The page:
USCC in the West – ONE LADY’S LOVE OF THE SAVIOUR
Luke 7:44-47 (KJV), “And he turned to the woman, and said unto Simon, Seest thou this woman? I entered into thine house, thou gavest me no water for my feet: but she hath washed my feet with tears, and wiped them with the hairs of her head. 45 Thou gavest me no kiss: but this woman since the time I came in hath not ceased to kiss my feet. 46 My head with oil thou didst not anoint: but this woman hath anointed my feet with ointment. 47 Wherefore I say unto thee, Her sins, which are many, are forgiven; for she loved much:”
The first Delegates of the Christian Commission to the West, from the central office, were to the Cumberland Army, immediately after the Stone River battles, December 31st, 1862.
Earlier in the war much valuable work was accomplished in the Western armies, upon every principal battle-field, by the various “Army Committees,” organized in Chicago, Peoria, St. Louis, &c.
The war in Missouri was a succession of forced marches, toilsome retreats, and desperate battles between comparatively small armies. Generals Fremont and Hunter were successively displaced from the chief command, and General Halleck, in November, 1861 assumed charge of the Department.
Among the troops campaigning in Missouri was the famous “Normal School” regiment, the 33rd Illinois. Mr. B. F. Jacobs, devoted Secretary of the Chicago Army Committee, and of the Northwestern Branch of the Commission gives the story of a Friday evening prayer-meeting, held in the First Baptist Church of that city, in the fall of 1861, which is connected with the history of the regiment:
“Towards the close of the meeting, an officer rose and said – ‘I am a stranger to you, and this city. My reason for speaking is that I have a trust to execute. Our regiment, - the 33rd Illinois, - in the early part of its campaigns, at a town in Missouri, received a box containing a few hymn-books and Testaments, some papers, housewives, and other soldier comforts.
A little ticket within the box informed us that it came from a lady of the First Baptist Church, Chicago. So anxious were the men for the hymn-books that on account of a short supply, they loaned the precious volumes to each other, and more than one hundred committed to memory the principal hymns, that they might be able to sing readily at the meetings. One of my men sent for me to visit a dying soldier there. His words were few but full and precious;
“Captain I am dying: I long to see my wife and children, but I know I shall die without that. I’ve been trying to think what I could send my wife. I have nothing except these books” and taking one of the Testaments and the hymn-books from under his head, he added “Send these; and Captain, if you are ever in Chicago, I want you to go to the First Baptist Church, and tell the lady who sent those hymn-books that the 27th hymn led me to Jesus. I am going home to wait for her.”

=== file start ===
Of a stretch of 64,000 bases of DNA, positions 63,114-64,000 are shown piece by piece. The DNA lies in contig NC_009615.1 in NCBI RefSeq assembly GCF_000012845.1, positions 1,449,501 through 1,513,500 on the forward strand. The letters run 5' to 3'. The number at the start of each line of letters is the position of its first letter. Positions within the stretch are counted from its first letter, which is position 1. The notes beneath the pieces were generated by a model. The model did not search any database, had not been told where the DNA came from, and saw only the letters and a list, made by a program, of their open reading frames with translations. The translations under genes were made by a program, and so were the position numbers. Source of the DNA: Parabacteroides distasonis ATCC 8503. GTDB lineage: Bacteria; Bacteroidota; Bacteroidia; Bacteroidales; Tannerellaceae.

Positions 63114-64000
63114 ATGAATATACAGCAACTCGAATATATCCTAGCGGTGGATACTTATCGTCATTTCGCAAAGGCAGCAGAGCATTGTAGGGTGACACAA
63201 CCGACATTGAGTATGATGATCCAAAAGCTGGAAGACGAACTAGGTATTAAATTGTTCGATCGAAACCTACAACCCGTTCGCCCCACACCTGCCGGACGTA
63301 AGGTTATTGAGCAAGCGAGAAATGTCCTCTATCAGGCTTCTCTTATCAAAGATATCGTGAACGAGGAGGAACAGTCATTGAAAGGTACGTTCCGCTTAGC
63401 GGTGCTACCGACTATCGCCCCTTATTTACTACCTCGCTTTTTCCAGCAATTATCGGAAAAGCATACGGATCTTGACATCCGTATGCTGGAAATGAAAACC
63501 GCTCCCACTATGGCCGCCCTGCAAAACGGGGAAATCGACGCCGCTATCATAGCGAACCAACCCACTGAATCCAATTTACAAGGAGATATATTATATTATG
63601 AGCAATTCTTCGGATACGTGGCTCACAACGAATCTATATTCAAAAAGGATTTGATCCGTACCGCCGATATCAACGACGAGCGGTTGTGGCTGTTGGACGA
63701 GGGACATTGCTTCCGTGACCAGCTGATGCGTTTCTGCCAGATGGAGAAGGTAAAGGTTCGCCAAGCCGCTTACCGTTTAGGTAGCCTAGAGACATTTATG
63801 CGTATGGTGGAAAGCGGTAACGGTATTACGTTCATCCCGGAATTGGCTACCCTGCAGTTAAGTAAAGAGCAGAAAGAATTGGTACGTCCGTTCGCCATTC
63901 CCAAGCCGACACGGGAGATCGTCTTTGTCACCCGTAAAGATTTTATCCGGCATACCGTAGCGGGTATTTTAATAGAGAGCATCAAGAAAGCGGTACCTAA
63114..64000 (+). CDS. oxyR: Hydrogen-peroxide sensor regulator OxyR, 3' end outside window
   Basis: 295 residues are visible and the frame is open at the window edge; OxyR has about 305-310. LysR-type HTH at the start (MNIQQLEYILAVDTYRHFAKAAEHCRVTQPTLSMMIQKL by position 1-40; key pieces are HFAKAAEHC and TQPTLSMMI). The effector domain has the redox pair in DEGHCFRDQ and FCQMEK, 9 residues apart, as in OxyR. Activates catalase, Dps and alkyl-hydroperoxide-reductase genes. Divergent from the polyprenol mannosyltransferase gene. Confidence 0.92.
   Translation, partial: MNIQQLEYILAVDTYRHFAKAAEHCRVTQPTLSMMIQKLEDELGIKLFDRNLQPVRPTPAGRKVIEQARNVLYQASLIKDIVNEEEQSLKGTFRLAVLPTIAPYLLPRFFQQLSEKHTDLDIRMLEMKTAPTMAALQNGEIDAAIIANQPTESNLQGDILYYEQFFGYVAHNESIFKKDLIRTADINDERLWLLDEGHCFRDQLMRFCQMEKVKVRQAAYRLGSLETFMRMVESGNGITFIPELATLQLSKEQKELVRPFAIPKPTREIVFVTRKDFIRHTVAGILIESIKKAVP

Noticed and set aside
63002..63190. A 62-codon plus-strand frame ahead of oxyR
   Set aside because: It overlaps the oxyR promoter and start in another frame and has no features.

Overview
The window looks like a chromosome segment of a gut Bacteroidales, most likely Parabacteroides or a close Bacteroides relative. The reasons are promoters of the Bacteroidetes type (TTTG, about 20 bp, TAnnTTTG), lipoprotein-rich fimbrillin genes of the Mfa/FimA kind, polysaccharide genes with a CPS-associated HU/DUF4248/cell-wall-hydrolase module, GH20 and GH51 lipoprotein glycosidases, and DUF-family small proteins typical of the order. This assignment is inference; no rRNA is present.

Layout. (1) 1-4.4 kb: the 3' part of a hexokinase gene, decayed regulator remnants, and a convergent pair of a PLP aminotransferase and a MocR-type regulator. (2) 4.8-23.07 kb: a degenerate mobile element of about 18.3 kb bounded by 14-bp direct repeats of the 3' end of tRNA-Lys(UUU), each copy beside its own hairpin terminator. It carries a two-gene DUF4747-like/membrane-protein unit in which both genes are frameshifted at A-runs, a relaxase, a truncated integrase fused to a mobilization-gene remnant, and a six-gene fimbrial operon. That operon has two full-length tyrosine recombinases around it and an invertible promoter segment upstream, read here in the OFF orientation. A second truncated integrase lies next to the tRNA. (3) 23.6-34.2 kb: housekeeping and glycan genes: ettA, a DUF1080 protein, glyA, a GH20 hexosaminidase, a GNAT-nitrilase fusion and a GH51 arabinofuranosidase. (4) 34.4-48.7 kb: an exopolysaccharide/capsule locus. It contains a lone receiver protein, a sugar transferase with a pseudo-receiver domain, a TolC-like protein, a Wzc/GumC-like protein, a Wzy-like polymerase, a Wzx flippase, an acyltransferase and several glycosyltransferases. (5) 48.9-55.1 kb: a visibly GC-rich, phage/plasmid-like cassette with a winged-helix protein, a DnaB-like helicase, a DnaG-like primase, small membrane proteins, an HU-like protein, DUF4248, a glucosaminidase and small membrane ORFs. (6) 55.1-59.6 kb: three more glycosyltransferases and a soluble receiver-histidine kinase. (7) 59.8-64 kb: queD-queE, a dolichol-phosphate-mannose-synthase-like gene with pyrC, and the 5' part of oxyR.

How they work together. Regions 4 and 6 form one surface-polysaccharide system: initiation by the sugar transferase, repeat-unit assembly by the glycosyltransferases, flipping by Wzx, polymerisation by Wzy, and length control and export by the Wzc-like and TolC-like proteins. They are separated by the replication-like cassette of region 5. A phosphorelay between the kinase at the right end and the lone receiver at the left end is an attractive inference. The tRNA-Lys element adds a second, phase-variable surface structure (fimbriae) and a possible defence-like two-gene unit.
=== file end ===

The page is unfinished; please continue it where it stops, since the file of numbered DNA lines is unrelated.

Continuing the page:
The story of the stranger Captain deeply impressed the audience. There was a pause in his talk for a moment, when he went on again:
‘Among others in the regiment, there was a little boy, the servant of one of the Captains, who on account of his religious principles was nicknamed “Little Piety.” The Christian soldiers of the regiment organized a prayer-meeting; and were holding it one evening in a tent, near the quarters of the officer of the day, a very profane man, who hearing the singing, started out, exclaiming with an oath, “I’ll stop that noise.” As he approached the tent, the fly-door was up; “Little Piety” was speaking, standing near the cracker-box which served as a desk, so that the light of the only candle in the tent lit up his face. The little fellow was telling of his mother’s last councel to him as he went away from home: “My son, there are a great many men that don’t love Christ, and who will tempt you to swerve from your fidelity and purpose. You may be subjected to trials on account of your faith; but, my son, I want you to promise that whatever else you forget you will not forget your mother’s Saviour.” With tears in his eyes the little fellow told how he was trying not to forget Him. He listened till the meeting closed, when the leader asked –
‘Where shall we hold our next meeting?’
Stepping forward out of the darkness, the Captain responded, ‘In my tent.’
That Captain was afterwards converted to Christ, and since that time has been one of the most earnest Christians in the regiment.”
The stranger sat down; and we felt in our prayer-meeting, that night, our hearts somehow knit closer to the men who had gone out from our midst, and that we owed them henceforth more of prayer and more of work.